It is tempting to say that if the head of an organization doesn’t see the need for an EA model, then it is probably a simple enough organization not to need one. However, the truth is that most enterprises started out small and simple, where one person could genuinely understand the whole thing, but grew to the point where no single person could describe the whole. The same can be said of the corresponding IT systems that support the enterprise. The problem is that the people who
run these enterprises are loathe to admit (or often don’t even realise) that the level of complexity has grown beyond their ability to comprehend. This culture of denial is behind many of the management disasters of the information age – assumptions based on poor understanding of the key dependencies, weaknesses and bottlenecks in an organization have resulted in poor decision making. In the last few years, there has been a spate of corporate mergers of very large companies. The merged organizations each had their own cultures, processes, terminology and technology. Understanding how best to rationalise these organizations is only possible using models at an enterprise level – hence the recent upsurge in interest in EA. The benefits of EA are not always easy to measure – anyone with experience of change projects in large organizations can see that an EA approach is valuable, but it is hard to put a monetary figure on the benefits. Even just concentrating on tangible projects such as IT delivery, it is hard to put a figure on the benefits of EA. There are many opinions on why large IT projects tend to fail so spectacularly, but running through all of them are some key threads:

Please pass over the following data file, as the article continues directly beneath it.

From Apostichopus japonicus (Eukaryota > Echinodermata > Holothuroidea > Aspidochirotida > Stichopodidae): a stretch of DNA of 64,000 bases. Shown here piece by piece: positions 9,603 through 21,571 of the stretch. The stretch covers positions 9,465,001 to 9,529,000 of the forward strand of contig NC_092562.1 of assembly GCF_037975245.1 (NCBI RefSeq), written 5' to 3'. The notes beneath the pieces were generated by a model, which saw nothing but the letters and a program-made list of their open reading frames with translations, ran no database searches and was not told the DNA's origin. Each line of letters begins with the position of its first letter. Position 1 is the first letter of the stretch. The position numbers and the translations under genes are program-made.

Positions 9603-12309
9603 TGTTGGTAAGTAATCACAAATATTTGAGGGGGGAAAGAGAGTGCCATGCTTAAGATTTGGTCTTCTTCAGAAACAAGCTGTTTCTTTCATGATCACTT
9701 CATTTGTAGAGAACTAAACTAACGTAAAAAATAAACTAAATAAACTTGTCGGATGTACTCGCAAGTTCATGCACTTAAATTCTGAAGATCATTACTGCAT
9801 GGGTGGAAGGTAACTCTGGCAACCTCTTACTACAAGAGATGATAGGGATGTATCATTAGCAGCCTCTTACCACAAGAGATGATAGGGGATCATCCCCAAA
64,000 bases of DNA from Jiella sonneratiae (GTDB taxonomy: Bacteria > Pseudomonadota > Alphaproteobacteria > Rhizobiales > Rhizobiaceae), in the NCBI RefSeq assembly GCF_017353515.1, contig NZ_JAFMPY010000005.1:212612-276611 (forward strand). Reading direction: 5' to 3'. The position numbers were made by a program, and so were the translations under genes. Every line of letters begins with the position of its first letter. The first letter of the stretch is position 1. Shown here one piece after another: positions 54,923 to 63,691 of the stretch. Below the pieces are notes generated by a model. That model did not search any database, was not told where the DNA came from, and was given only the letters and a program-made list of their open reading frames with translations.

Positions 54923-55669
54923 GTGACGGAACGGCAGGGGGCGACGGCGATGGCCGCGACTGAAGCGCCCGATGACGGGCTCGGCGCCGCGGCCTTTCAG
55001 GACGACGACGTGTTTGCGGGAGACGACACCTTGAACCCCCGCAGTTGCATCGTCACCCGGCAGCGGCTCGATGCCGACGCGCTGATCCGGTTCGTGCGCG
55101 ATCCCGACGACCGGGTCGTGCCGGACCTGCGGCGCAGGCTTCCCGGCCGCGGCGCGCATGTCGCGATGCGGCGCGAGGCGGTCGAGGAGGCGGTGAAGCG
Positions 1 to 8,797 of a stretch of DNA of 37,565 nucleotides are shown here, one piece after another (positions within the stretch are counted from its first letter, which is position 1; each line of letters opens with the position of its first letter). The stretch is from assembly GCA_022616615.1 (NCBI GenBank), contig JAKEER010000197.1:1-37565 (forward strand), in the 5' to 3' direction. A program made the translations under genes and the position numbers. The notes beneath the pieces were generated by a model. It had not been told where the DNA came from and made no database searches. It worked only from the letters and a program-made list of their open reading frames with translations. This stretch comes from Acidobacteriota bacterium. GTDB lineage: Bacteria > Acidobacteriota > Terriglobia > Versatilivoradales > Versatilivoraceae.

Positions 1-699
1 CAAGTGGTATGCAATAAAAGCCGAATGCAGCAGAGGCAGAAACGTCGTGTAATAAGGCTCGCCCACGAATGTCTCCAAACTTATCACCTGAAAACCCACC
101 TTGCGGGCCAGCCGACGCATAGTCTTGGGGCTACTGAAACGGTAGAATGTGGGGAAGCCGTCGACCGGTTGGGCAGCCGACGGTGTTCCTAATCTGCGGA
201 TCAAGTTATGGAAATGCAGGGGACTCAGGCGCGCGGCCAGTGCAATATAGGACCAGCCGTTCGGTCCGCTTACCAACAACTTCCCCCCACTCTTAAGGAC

• Gaps in understanding – the business community are unable to elucidate their requirements to the technology providers, and the technology providers are unable to describe the impact of technology changes in such a way that the business community can understand the risk.
• Weakness of verbal requirements – written specifications are open to interpretation and contribute to gaps in understanding
• Lack of project cohesion – it is very difficult to coordinate a large development team to work towards a singular goal when their allotted tasks are specialised and isolated
It is clear that a well executed EA approach helps to overcome all these problems, but this still a “good feeling” rather than anything that can be measured. The only way to measure the benefits is to compare two almost identical projects, one which used an EA approach and one which did not.